> put some indicator of modified-LaTeX status into users' output and
> forbade them from removing that indicator.
ehh? who asks for that? are you saying that it is not allowed to require on
the terminal display (when a program starts) to ensure that it identifies
itself properly? There is no requirement whatsoever to identify itself in its
program output, eg on the printed page or something. All the license ask that
if it is not X it should not display claiming to be X.
if there is something in LPPL (not in any statements made in this list) from
which you wrongly got this impression, please point it out, since this is
clearly neither wanted nor needed.
> > if you manage to do that I would have no qualms to change to different system
> > or license, but not if that means the user has to read through potentially
> > thousand of source files to find a file that makes his document work
> > differently on his site than on others.
> I'm sure there are lots of ways. One possibility that springs to mind
> that would not run afoul of the DFSG would be to require the existence
> of a "flag file" in modified distributions of LaTeX. The LaTeX engine
> could look for this file at some convenience stage in its execution and
> spew a warning to standard output or standard error.
sorry, but you missed the point about what LaTeX is: it is not just a core
distribution of the 20odd files (for those one could implement any scheme to
keep it sane, it is a few hundred different files written by many different
people and thereis no way to automatically detect a "standard" state for that
environment by software means easily.
> I'm not a very
> sophisticated TeX user, but I'm in the habit of reading the warnings it
> gives me. I've learned to ignore overfull and underfull hboxes, but
> maybe real TeXperts have such self-confidence that they ignore
> everything. :) In any event, it's the user's responsibility to read
> the output the program gives him.
beside being nearly impossible to implement (if at all) that would be
And to be honnest what "seems to grate on me more than anything else" (to use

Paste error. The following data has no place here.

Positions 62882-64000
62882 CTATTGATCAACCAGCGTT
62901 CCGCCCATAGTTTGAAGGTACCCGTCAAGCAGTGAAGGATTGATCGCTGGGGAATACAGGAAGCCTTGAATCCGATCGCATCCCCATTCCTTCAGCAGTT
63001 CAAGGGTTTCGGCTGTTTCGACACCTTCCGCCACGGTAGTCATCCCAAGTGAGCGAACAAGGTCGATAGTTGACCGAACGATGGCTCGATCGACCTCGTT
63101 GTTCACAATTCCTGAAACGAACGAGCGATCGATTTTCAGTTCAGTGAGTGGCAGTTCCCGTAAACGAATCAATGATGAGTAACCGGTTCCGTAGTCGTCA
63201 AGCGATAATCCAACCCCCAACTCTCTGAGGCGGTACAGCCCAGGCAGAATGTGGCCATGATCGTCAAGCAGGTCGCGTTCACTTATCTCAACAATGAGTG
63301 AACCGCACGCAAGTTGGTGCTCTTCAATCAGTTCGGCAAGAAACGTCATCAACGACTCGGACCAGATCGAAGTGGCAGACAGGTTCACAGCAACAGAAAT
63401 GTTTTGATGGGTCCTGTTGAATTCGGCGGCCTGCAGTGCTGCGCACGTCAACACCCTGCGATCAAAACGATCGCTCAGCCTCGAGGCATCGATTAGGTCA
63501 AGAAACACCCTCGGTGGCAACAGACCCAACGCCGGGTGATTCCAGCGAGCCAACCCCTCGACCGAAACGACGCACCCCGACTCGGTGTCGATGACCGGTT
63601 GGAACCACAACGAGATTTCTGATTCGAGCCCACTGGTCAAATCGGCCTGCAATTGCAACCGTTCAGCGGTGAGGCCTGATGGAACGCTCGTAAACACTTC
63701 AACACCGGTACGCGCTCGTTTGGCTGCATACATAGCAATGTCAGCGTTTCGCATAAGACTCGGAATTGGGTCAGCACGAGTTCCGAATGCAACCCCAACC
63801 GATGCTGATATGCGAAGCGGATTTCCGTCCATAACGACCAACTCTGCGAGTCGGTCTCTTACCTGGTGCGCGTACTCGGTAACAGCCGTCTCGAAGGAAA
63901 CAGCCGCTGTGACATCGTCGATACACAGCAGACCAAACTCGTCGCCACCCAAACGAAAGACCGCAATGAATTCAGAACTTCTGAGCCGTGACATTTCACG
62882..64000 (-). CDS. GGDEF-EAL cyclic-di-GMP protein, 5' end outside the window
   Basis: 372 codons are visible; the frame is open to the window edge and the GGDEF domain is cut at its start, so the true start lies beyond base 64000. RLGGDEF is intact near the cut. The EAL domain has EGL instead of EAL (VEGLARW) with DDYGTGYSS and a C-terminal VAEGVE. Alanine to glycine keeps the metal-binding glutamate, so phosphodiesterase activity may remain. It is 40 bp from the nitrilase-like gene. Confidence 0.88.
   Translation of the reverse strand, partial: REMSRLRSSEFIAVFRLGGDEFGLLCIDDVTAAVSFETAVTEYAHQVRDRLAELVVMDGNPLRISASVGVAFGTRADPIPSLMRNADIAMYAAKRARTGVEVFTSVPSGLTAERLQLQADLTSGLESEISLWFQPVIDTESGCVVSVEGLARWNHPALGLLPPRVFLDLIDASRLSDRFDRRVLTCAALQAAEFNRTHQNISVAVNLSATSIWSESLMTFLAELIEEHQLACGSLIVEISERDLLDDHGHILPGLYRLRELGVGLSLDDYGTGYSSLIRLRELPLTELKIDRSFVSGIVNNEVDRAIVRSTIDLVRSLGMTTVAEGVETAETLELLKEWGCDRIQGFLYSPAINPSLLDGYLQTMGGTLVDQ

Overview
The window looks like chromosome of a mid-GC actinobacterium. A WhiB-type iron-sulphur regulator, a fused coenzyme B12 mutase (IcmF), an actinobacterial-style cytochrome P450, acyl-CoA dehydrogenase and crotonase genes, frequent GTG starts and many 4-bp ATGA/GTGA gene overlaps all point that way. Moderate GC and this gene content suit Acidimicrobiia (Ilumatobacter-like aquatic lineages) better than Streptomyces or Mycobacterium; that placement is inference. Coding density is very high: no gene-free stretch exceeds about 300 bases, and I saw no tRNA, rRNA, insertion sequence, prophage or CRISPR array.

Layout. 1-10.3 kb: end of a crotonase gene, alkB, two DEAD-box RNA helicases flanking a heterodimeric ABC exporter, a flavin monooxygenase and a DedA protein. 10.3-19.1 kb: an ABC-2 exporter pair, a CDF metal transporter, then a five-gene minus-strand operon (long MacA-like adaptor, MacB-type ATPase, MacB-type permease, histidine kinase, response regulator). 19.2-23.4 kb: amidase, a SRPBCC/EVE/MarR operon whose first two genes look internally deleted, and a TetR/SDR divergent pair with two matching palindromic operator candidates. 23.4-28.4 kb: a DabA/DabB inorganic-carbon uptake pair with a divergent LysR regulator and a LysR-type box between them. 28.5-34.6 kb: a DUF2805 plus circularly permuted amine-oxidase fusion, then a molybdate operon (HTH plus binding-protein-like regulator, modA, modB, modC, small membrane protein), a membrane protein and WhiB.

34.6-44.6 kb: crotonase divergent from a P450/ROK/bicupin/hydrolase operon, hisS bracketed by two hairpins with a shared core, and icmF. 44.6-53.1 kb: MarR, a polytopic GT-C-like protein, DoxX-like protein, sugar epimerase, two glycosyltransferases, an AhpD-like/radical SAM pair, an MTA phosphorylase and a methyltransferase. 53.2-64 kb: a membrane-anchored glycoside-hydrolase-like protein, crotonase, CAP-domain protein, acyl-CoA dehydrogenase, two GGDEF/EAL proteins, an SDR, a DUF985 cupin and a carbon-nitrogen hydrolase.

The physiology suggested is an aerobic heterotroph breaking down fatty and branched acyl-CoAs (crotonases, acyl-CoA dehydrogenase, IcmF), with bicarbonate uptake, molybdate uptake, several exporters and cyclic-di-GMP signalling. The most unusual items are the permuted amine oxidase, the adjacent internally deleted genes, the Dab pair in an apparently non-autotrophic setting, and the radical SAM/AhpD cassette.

Jeff's words) are statements like your last sentence, ie the progammers view
of the type
free software is to serve my private whims -- f*** the others
I hope i'm mistaken because otherwise there is no point in having any such
Why should the user if she asks for
as part of her document have to check each time she moves the file from one
installation to another that it is still the "caption" she thinks it is? if
she prefers the forged version she can use ccaption or caption2 package with
the advantage that all can coexist (and do) and also do so on the other side
of the ocean or whereever.
Again, please get back to the original goal of finding out if, and if so how,
LPPL would conflict with DFSG (and how to fix that if it is indeed the case)
and not argue on the level of statements of the type
It appears that Debian's consensus is that forbidding the renaming of
files is too large a stick to achieve your goal of notification of
deviation from a standard.
which is (i hope you agree) nothing other than a subjective feeling not borne
out of any DFSG terms.
So far I have seen the comments by Jeff (who goes in a lot of detail through
the license, for which i would like to thank him, and to which i intend to get
back) but other than that, all I heard so far and repeatedly heard is "we
don't like that you use clause 4 and therefore it is a license acceptable by
us" (though in more elaborate words).